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Terror Link Cited for 1 in 7 Freed Detainees

Mr. T

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Stupid is what stupid does


1 in 7 Freed Detainees Rejoins Fight, Report Finds



Published: May 20, 2009

WASHINGTON — An unreleased Pentagon report concludes that about one in seven of the 534 prisoners already transferred abroad from the detention center in Guantánamo Bay, Cuba, are engaged in terrorism or militant activity, according to administration officials.


The conclusion could strengthen the arguments of critics who have warned against the transfer or release of any more detainees as part of President Obama’s plan to shut down the prison by January. Past Pentagon reports on Guantánamo recidivism have been met with skepticism from civil liberties groups and criticized for their lack of detail.


The Pentagon promised in January that the latest report would be released soon, but Bryan Whitman, a Pentagon spokesman, said this week that the findings were still “under review.”


Two administration officials who spoke on condition of anonymity said the report was being held up by Defense Department employees fearful of upsetting the White House, at a time when even Congressional Democrats have begun to show misgivings over Mr. Obama’s plan to close Guantánamo.


At the White House on Wednesday, Mr. Obama ran into a different kind of resistance when he met with human rights advocates who told him they would oppose any plan that would hold terrorism suspects without charges.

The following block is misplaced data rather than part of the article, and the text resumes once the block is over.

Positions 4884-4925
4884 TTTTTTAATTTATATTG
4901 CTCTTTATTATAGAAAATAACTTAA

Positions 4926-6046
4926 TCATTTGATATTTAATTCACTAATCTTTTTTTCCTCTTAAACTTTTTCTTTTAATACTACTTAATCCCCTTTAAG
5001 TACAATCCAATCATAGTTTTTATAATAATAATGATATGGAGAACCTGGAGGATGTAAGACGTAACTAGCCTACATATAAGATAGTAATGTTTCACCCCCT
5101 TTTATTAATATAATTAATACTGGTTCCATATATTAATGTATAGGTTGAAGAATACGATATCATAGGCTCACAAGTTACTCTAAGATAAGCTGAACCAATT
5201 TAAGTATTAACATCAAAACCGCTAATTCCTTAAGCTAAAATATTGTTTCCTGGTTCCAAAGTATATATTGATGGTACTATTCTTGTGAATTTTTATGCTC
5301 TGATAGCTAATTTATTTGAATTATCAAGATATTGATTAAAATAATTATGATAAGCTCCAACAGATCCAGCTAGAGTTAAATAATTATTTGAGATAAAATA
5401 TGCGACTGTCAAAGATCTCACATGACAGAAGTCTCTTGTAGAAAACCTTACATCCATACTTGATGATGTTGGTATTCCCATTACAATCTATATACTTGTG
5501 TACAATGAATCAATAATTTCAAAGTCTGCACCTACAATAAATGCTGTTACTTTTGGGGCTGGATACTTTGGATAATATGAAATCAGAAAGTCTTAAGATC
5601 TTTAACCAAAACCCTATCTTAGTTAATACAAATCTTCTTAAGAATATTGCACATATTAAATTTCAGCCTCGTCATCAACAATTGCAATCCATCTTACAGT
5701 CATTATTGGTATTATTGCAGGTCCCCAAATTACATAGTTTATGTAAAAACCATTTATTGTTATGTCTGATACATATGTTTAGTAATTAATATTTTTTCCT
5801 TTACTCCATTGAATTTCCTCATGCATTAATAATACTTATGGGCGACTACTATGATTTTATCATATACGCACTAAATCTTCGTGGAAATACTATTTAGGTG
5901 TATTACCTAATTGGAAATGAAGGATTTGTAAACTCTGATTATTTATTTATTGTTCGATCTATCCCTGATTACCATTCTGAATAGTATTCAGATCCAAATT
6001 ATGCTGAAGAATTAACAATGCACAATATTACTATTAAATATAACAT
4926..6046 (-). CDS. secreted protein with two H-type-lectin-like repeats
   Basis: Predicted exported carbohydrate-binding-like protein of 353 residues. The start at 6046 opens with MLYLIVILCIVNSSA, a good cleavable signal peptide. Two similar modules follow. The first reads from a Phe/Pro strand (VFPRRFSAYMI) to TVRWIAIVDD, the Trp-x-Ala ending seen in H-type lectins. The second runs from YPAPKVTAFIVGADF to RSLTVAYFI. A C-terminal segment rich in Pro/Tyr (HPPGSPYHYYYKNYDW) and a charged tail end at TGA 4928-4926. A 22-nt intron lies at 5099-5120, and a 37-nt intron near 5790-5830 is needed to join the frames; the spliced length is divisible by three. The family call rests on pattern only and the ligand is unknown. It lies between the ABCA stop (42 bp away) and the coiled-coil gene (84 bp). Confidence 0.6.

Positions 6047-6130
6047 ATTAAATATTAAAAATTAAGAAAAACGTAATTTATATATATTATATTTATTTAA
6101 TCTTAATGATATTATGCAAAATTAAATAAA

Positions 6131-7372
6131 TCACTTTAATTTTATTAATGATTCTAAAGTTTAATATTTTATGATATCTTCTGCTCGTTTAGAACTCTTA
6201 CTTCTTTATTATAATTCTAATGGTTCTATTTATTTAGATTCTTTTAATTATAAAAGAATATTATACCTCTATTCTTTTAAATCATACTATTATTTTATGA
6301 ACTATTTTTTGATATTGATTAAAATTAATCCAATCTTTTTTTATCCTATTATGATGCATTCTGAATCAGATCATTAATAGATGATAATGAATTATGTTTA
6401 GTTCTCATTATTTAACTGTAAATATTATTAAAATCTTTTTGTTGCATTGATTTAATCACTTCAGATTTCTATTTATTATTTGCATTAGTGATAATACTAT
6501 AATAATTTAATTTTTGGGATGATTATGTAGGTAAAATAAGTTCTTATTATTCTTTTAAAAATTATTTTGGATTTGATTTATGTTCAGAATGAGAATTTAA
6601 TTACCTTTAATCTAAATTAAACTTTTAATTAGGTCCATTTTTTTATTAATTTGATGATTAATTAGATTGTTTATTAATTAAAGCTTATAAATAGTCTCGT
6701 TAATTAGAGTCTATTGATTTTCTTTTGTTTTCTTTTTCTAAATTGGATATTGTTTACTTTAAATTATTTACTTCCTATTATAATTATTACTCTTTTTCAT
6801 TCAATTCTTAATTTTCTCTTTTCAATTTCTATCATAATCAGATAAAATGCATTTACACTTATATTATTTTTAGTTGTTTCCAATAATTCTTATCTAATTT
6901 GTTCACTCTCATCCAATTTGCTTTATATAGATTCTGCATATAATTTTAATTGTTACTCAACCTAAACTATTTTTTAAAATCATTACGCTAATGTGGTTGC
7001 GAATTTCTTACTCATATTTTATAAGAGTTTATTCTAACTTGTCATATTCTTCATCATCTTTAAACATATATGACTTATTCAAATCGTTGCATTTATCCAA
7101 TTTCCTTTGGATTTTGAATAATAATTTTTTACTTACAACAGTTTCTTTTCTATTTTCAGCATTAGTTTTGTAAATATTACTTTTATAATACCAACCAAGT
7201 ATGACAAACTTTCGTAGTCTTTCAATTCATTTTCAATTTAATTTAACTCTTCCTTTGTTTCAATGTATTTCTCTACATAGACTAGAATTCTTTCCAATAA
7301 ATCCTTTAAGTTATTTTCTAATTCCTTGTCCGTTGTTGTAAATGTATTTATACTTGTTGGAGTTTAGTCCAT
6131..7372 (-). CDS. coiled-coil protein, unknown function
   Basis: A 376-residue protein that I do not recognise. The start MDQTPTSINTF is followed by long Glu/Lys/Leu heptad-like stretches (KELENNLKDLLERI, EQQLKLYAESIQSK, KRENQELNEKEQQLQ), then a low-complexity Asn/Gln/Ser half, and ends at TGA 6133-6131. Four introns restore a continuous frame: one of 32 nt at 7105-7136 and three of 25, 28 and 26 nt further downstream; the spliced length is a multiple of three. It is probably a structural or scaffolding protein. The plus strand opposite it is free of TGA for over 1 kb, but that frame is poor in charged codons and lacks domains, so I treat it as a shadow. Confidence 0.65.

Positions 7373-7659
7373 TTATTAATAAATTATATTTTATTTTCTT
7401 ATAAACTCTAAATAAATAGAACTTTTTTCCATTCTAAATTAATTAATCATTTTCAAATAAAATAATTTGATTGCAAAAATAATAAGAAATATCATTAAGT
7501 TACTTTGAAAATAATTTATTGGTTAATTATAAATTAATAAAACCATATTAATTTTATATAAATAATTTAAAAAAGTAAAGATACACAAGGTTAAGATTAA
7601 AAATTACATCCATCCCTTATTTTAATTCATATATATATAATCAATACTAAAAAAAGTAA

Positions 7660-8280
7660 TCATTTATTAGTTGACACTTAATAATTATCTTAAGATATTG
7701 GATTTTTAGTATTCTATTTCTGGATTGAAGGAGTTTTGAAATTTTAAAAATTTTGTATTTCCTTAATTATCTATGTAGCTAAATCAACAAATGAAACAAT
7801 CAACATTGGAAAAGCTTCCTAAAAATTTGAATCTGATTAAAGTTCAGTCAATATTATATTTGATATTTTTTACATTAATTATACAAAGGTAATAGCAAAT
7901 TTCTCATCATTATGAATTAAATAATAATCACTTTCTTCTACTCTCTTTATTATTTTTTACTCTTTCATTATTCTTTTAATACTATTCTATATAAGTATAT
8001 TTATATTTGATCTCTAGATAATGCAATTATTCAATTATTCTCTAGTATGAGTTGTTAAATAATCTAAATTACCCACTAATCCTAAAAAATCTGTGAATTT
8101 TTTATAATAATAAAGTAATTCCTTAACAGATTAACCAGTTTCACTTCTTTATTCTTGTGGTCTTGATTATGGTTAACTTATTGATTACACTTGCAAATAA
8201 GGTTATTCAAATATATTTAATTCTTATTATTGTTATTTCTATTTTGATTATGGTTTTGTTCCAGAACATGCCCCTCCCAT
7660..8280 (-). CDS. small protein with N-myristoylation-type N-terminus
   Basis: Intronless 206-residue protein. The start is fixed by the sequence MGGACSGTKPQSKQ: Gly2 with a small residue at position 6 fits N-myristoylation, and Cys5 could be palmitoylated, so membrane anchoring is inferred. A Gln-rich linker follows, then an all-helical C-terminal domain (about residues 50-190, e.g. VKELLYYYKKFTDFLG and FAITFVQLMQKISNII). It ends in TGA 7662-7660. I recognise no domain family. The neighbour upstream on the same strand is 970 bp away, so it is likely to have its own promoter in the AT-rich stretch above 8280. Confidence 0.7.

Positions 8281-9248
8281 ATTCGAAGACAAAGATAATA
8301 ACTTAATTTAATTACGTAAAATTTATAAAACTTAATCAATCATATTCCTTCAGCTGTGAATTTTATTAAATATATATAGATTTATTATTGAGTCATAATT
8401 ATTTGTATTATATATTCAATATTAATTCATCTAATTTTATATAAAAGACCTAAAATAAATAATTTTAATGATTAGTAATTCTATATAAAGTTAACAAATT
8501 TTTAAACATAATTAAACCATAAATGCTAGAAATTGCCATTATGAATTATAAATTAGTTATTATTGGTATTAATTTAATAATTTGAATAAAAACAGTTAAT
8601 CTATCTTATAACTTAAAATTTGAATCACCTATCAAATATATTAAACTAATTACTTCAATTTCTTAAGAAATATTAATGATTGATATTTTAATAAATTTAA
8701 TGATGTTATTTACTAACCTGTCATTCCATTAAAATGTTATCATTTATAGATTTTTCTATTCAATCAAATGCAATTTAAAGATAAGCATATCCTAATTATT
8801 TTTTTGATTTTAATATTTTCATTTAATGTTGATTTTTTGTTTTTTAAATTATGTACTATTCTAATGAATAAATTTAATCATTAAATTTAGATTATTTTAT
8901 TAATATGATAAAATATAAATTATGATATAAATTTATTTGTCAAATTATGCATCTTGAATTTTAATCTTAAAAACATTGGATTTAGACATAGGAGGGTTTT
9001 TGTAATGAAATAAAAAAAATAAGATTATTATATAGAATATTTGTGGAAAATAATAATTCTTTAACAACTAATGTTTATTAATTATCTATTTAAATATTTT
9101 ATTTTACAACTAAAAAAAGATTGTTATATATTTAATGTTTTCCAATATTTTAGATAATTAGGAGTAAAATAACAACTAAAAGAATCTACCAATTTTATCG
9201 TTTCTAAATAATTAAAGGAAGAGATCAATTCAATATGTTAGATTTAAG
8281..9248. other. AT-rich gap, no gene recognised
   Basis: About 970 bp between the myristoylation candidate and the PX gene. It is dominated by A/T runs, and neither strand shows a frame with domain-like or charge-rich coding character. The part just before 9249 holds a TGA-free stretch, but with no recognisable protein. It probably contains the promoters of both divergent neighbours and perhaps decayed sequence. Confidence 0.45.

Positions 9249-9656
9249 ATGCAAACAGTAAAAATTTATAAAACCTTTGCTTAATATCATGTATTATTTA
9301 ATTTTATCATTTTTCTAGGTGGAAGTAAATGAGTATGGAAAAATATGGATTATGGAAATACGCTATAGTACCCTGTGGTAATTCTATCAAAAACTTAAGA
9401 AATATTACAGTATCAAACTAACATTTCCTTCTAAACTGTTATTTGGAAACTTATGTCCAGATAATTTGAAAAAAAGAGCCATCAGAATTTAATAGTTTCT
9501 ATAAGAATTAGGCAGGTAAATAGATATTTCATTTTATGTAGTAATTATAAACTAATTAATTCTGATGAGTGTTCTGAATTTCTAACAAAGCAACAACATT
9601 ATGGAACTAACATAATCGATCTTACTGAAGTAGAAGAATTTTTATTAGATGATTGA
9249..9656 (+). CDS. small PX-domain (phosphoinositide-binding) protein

The White House has said Mr. Obama will provide further details about his plans for Guantánamo detainees in a speech Thursday.


To relocate the 240 prisoners now at Guantánamo Bay, administration officials have said the plan will ultimately rely on some combination of sending some overseas for release, transferring others to the custody of foreign governments, and moving the rest to facilities in the United States, either for military or civilian trials or, in some cases, perhaps, to be held without charges.


But the prospect that detainees might be moved to American soil has run into strong opposition in Congress. To show its misgivings, the Senate voted on Wednesday, 90 to 6, to cut from a war-spending bill the $80 million requested by Mr. Obama to close the prison, and overwhelmingly approved a second amendment requiring that a threat assessment be prepared for each prisoner now at Guantánamo to address what might happen on release.


The F.B.I. director, Robert S. Mueller III, said Wednesday that moving detainees to American prisons would bring with it risks including “the potential for individuals undertaking attacks in the United States.”


But Michele A. Flournoy, the under secretary of defense for policy, said of the detainees: “I think there will be some that need to end up in the United States.”

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